corrugation allows slightly thinner material w/otherwise same strength. (and some of us like corrugated/fluted side FWIW)

    As to articulation, Chicago had four experimental articulated sets delivered just as CTA took over. (go to the Illinois Railway Museum ro see one) They worked well for years running on the Skokie Swift/Yellow Line until retired.

  • BlueFairlane

    I find holding onto the back of a seat on a crowded train much easier than trying to reach the overhead bar on the new cars while dancing around trying to avoid the feet of the people sitting. I also think the new configuration makes it difficult to nearly impossible for those sitting to look out a window, which is one of the joys of riding the el.

  • Joseph Musco

    The view is a good point. Sometimes Chicago is better looking than Chicagoan (myself included). I know I’d rather look at the skyline unfolding under snow than me in my crazy orange ski hat.

  • “looking out the window”

    +1

    There are still transverse seats in the 5000-series cars.

    I think the seating arrangement can be changed as riders demand, but articulation can’t. I didn’t find articulation in the specs of the contract (which is linked in the article) but I think it’s something the CTA should consider to increase capacity.

  • There are many series of NYC subway cars that eschew the corrugation. They probably have a worse graffiti problem (it seems to be part of the culture or maybe it has something to do with having more train cars there, more places to apply the graffiti, and more people who are interested in doing that – yes I’m making assumptions based entirely on the fact that NYC has 3x the population and over 6,000 rail cars [Chicago has <2,000]).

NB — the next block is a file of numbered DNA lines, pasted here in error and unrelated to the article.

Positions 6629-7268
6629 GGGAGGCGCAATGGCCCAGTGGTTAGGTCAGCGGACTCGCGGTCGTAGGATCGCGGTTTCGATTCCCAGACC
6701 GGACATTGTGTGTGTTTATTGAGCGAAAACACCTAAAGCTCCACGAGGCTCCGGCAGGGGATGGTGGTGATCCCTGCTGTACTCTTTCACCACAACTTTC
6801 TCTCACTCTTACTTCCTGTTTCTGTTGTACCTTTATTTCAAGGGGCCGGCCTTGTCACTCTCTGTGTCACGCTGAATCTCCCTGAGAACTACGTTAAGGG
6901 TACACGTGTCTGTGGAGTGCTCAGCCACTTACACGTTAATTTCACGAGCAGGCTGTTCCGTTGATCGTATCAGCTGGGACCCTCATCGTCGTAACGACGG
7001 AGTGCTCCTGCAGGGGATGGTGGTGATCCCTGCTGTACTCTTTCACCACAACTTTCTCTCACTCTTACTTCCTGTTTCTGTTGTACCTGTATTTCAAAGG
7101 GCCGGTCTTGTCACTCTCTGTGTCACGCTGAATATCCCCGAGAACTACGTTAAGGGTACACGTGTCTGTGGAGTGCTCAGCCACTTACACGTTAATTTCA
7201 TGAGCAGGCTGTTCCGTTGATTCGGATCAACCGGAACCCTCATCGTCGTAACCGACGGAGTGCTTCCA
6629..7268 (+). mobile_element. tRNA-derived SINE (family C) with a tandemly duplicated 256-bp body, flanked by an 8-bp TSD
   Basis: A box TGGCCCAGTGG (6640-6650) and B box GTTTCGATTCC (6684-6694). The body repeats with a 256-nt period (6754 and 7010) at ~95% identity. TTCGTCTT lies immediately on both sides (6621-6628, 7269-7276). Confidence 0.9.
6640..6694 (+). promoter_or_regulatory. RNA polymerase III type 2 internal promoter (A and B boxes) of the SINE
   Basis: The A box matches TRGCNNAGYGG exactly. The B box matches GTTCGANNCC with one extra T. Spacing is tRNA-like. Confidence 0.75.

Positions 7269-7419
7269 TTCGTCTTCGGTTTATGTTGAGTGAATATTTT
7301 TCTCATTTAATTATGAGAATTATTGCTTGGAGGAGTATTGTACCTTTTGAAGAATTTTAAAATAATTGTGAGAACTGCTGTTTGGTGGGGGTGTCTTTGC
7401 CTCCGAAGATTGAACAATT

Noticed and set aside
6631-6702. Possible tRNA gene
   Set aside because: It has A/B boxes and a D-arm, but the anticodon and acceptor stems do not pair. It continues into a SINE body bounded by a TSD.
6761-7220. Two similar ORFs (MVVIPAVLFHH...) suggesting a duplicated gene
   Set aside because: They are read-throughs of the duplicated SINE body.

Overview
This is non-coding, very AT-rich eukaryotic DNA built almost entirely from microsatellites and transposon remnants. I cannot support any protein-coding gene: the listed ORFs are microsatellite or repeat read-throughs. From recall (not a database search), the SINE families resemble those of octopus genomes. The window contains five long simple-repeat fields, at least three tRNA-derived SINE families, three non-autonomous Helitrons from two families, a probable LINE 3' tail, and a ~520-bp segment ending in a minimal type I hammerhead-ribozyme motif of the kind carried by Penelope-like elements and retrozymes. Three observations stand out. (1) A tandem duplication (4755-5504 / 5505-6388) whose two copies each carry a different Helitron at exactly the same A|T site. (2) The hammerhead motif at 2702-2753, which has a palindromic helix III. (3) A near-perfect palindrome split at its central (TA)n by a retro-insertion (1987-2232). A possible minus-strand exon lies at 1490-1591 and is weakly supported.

• I don’t believe this is true. Articulated cars still have married pairs, but don’t require the whole train to be taken out of service.

    (That would require an expensive additional number of complete trains that wouldn’t be used and only sit around as backup.)

  • The Munich cars have enormous windows, comparatively.
    http://en.wikipedia.org/wiki/File:Munich_subway_C_interior.jpg

  • Thanks. If anyone wants an explanation of the benefits of articulated trains, I’d be happy to explain them.

  • Nice and the lighting looks gentler too. The CTA could still keep the look of the trains they have (exterior-wise) and have a nice updated look like that.

  • It was in a post from the transport politic a few years ago. That seemed to be the rationale. I’m not sure if it’s entirely true or just speculation. Regardless, the trains *should* be so well-engineered that having to take them out of service is a rare occurrence that doesn’t affect the design choices.

  • And if I’m reading correctly, NYC subway cars only have cabs at the ends of 5-car sets (which are often bundled into 10-car trains). Fewer cabs means more passenger space.